Student gov blocks libertarian student group, citing 'hate speech,' 'bigotry' concerns
A Skidmore College student trying to start a Young Americans for Liberty group at her school was denied after being told by the Club Affairs committee, which cited concerns of "hate speech."
The move follows a petition that labels YAL as “racist, homophobic and transphobic.”
The Club Affairs Committee at Skidmore College in Saratoga Springs, New York denied a student's request to form a Young Americans for Liberty chapter on campus.
Hannah Davis, a junior at Skidmore College, has been working to found the YAL group at her school and as part of those efforts, recently created an Instagram page “YALSkidmore.”
Within the first few weeks, students posted hateful comments on the page. At the time of publication of this article, there were more than 100 comments from people who disagreed with the club’s messages.
Young Americans for Liberty’s mission statement describes the group as “the most active and effective pro-liberty youth organization advancing liberty on campus and in American electoral politics.”
One individual created a petition to demand that Skidmore College Affairs not approve the club. With nearly 1,800 signatures, it states that “YAL chapters across the country have been springboards for hate speech and bigotry disguised as political discourse and their proclivity to spread hatred cannot be tolerated.”
“YAL’s pattern of racism, homophobia, and transphobia cannot be disputed. Skidmore must make no space for this kind of open bigotry on campus,” reads the petition.
In a March 5 email obtained by Campus Reform, Co-Chair of Club Affairs Sarah Baker informed Davis that the committee had decided that “Young Americans for Liberty cannot continue through the trial period at Skidmore.”
The email noted that “some concerns were raised centered around feeling that YAL could not have a ‘healthy and sustainable place’ at Skidmore at this moment in time.”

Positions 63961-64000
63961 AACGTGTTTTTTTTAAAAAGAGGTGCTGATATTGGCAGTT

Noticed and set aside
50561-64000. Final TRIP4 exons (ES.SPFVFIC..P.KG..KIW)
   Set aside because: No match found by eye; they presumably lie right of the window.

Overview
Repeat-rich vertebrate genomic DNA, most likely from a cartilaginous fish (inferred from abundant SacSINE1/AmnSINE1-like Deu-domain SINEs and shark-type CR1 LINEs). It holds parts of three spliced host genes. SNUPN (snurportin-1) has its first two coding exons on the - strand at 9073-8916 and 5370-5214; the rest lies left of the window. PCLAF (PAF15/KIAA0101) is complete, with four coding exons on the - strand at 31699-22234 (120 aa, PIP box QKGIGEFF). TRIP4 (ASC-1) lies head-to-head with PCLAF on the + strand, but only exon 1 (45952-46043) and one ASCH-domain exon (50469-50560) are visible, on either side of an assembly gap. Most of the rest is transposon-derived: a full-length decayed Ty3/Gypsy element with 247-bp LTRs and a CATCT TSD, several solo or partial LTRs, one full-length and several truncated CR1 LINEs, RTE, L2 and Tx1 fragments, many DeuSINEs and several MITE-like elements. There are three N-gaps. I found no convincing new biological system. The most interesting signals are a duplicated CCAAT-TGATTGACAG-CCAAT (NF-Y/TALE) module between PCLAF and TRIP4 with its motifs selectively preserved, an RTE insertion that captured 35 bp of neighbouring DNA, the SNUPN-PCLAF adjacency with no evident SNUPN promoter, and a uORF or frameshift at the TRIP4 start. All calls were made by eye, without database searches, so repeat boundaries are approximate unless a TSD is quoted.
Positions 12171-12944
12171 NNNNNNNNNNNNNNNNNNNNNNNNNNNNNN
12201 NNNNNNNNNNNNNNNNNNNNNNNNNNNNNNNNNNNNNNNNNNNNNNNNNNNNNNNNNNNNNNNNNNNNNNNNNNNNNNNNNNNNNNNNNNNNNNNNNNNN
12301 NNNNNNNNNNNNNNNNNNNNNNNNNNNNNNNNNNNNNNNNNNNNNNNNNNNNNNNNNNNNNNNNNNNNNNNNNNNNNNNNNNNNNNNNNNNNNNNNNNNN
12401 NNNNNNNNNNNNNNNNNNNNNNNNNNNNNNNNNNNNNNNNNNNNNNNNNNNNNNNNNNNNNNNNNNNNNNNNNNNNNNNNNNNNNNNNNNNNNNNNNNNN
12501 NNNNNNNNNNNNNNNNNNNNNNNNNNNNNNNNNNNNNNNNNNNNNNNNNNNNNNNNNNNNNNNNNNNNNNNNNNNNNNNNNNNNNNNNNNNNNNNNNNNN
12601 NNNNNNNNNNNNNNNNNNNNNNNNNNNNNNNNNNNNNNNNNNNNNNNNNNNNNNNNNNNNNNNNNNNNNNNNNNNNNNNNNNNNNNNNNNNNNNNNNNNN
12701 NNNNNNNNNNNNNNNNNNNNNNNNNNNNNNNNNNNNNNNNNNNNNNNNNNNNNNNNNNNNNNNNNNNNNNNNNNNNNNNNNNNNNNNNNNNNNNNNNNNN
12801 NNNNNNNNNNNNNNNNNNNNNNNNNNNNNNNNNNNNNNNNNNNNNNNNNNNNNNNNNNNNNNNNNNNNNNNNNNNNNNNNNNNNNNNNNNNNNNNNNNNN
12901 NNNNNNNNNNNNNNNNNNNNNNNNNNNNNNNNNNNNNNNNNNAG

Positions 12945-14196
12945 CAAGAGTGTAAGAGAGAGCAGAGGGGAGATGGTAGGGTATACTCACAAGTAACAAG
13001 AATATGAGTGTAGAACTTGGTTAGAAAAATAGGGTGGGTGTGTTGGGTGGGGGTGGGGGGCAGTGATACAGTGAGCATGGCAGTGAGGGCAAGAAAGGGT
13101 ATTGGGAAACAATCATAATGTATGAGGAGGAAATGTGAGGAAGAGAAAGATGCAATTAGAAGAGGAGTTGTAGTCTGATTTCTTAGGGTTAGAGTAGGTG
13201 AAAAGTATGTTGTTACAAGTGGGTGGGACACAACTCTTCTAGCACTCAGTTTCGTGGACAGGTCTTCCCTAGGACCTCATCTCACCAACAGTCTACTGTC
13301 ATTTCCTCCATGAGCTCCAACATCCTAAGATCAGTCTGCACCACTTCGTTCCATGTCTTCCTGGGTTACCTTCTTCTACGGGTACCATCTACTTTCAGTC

Further, the committee stated that as written in the Student Government bylaws for the college, “Club Affairs can deny a club the trial period if they ‘feel beyond unreasonable doubt, that a club would be unsuccessful.’” The email outlined “specific considerations” that were brought up during the meeting, such as a “concern of hate speech and making students feel unsafe on campus.”
Davis told Campus Reform that her group “believes that the Club Affairs Committee’s very biased decision was due to the negative bias toward the political opinions of the club held by some committee members and the cancel culture backlash that was threatened on social media if the club were to be approved.”
With regard to the committee's concerns of “hate speech,” Davis stated that “not only does this statement assault our character but it is in direct violation of the Skidmore Student Handbook Free Speech Clause.”
The clause states that “Students, independently and collectively, are free to examine and discuss all questions of interest. Students are free to support all causes through peaceful means and to debate opinions both publicly and privately.”
Davis further explained that the group will be meeting with Skidmore College President, Marc C. Connor, to discuss these issues, adding that it is “hopeful that it will go well.”
The college, Skidmore student government, and Club Affairs did not respond to a request for comment.
"The student leaders whom our students have elected as their representatives have the right to vote to decide the outcome of this process," Connor told the Albany Times-Union. "I encourage all members of our community to exercise their freedom of speech and freedom of association and to engage with each other with patience, courtesy and respect for one another."
Follow the author of this article on Twitter: @abbyystreetman